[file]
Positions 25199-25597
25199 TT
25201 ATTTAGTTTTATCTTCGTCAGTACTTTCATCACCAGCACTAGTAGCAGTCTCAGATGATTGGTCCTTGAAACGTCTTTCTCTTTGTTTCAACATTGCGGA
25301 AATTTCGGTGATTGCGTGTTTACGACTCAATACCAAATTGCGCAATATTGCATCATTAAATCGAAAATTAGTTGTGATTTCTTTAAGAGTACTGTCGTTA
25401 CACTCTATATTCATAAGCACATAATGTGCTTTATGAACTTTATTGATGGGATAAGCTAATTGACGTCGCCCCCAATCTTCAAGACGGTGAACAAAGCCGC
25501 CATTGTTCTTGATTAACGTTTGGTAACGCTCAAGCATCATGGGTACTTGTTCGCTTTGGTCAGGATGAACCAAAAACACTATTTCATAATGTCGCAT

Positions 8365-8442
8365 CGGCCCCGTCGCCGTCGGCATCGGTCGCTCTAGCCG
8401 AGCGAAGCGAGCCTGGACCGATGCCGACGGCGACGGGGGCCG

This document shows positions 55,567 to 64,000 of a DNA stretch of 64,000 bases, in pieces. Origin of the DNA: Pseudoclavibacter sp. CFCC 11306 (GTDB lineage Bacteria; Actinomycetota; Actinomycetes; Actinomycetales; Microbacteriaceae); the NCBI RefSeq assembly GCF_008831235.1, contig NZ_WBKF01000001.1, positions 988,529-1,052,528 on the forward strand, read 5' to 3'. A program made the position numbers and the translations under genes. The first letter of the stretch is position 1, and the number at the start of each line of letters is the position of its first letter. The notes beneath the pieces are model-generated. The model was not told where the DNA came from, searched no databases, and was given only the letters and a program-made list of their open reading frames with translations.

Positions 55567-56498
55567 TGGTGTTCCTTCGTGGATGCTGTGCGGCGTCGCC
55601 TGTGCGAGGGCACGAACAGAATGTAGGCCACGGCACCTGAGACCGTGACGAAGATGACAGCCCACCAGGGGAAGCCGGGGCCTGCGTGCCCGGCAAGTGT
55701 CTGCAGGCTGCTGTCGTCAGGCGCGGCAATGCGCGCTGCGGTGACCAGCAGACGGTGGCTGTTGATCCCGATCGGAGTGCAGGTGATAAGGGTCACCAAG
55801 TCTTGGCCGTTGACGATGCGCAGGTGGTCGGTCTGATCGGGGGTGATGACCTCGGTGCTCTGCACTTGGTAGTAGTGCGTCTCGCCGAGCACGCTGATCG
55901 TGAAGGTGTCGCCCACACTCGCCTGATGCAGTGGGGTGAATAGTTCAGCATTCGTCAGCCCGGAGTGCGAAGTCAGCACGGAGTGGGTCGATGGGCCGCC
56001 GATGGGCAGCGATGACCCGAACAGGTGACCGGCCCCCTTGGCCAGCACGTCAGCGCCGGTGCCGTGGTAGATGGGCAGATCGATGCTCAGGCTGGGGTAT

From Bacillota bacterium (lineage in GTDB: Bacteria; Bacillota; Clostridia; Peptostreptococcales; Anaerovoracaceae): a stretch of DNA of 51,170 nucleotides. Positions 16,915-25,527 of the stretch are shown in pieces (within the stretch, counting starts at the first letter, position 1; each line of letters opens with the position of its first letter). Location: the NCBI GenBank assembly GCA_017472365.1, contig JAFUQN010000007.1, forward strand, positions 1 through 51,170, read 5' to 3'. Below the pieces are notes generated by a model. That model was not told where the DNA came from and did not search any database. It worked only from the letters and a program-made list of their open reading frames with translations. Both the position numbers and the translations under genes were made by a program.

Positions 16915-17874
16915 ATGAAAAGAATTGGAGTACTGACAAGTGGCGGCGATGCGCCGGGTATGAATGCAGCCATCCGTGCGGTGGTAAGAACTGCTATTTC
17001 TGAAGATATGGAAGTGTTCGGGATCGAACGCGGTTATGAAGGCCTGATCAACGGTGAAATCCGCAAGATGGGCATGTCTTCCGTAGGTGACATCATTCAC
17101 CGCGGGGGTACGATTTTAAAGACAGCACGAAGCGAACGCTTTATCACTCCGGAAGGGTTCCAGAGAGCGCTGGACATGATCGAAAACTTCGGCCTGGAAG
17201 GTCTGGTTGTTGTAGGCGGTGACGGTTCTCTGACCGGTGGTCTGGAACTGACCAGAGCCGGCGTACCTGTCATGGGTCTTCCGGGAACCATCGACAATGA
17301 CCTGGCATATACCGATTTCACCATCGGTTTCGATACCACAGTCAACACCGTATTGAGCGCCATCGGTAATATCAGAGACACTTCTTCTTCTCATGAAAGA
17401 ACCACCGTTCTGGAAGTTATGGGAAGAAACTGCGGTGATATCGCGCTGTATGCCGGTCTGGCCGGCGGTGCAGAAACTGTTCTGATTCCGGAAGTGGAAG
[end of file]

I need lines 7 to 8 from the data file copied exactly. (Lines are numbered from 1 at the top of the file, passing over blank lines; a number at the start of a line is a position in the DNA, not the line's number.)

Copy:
Positions 8365-8442
8365 CGGCCCCGTCGCCGTCGGCATCGGTCGCTCTAGCCG